Thursday, January 11, 2018

Air Canada vs All Nippon: Business Class on the B787 Dreamliner



On a recent premier economy trip from Vancouver to Singapore in August 2017, I had a lucky and rather unusual break of getting the return legs in business class, almost at the same fare as premier economy. This is a summary of my experience in the business class of both airlines.

The All Nippon flight was between Singapore and Tokyo and it was a shorter overnight flight of about 7 hours. Check in was efficient as expected and I was whisked into an exclusive area to clear security and customs. While waiting for my flight I was allowed to use the outstanding Singapore Airlines Business Class lounge, known as the SilverKris Lounge, with probably the lagest and best food selection the at I have ever seen in a lounge.


Perhaps because it was a shorter flight, the business class in this Dreamliner was unfortunately in a ‘domestic’ 2-2-2 layout, as opposed to a more modern and convenient staggered configuration. There was a solid separator between the two seats, which provided some privacy, but the window passenger still had to climb over the legs of the aisle passenger or had to ask him to get up from his seat.


The meal was slightly disappointing, with some tasty Japanese options, but it felt a bit rushed, with everything served at once.

The seat converted into a flat bed and it was comfortable. The crew was attentive and the service generally good.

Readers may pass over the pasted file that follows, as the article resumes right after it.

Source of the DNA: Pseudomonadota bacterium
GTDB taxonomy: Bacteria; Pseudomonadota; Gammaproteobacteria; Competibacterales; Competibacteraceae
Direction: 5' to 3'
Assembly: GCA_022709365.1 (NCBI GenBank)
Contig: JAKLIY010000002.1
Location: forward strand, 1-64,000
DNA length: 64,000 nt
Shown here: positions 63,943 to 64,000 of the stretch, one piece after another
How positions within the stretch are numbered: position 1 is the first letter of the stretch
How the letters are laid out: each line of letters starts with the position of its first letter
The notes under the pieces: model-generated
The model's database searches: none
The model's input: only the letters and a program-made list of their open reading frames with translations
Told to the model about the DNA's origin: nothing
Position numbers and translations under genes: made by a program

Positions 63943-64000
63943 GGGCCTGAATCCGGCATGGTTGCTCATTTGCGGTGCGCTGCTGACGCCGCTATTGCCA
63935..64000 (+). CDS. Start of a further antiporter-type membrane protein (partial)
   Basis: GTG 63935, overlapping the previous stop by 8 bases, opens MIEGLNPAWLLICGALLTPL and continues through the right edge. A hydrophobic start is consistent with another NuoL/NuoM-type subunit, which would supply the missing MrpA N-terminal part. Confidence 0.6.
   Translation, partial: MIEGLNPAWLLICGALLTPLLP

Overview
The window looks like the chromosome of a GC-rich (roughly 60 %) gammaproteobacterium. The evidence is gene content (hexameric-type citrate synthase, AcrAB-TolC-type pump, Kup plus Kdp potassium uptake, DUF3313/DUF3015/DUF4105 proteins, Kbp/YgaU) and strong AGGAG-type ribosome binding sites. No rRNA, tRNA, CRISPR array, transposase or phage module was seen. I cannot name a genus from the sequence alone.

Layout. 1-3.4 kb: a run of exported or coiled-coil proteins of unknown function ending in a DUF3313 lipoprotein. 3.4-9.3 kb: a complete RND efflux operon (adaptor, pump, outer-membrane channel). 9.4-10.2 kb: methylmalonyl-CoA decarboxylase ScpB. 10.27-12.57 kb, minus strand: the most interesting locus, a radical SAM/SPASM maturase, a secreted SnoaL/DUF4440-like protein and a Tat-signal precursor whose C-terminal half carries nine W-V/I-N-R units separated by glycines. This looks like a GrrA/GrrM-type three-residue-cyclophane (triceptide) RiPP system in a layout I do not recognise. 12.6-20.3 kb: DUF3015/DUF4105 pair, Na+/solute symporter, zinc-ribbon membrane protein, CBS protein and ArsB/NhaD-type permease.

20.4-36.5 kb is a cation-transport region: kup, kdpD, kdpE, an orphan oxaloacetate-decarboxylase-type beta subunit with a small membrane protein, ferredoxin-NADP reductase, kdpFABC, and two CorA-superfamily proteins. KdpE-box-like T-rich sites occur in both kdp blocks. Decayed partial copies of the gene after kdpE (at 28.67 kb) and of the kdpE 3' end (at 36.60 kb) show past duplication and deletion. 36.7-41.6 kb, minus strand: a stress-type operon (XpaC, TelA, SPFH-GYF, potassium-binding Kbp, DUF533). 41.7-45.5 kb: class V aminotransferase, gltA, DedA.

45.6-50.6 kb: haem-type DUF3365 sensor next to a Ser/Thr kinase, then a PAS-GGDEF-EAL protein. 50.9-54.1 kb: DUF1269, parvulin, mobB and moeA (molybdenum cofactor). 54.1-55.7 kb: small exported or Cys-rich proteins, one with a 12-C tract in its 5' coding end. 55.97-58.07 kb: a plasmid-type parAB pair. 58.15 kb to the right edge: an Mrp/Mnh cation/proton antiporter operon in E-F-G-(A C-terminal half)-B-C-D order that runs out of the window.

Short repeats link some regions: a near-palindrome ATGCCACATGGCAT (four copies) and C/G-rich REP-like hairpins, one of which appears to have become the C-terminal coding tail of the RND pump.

The second leg was on Air Canada’s Dreamliner between Tokyo and Vancouver. In Tokyo I could choose between different lounges, due to my business ticket and my Miles and More status, but the United lounge turned out to be pretty good.


While Air Canada have had some issues over many years with surly service, old planes and something to be avoided if you could, I was pleasantly surprised for the third time over the past year by how much they have improved the quality of international business and premier economy class, and even economy.

The service was friendly and efficient, and the crew addressed all business passengers by their last names when taking food and drink orders. The food and wine on offer were good and the entertainment system with its large 46 cm touch-screens offered hundreds of movies. 

The cabin was laid out in a staggered fashion, with each of the four seats across having access to an aisle, the middle two seats completely separated and with each seat in its own private cubicle.

Comparing the flights, I can say without hesitation that Air Canada’s business class was considerably better that that of All Nippon. 

While there is huge room for improvement on AC's domestic flights and with the service levels at the check-in counters at Canadian airports, Air Canada has achieved great strides in improving its offering on international routes, especially in business class, over the past few years.  



    

Thursday, December 28, 2017

End of the road for the Airbus A380?


The Airbus A380 may be coming to the end of its production line, according to reports. Airbus is waiting for a key order from the largest user of this aircraft type, Emirates, but if this is not forthcoming, it would probably terminate production within four or five years.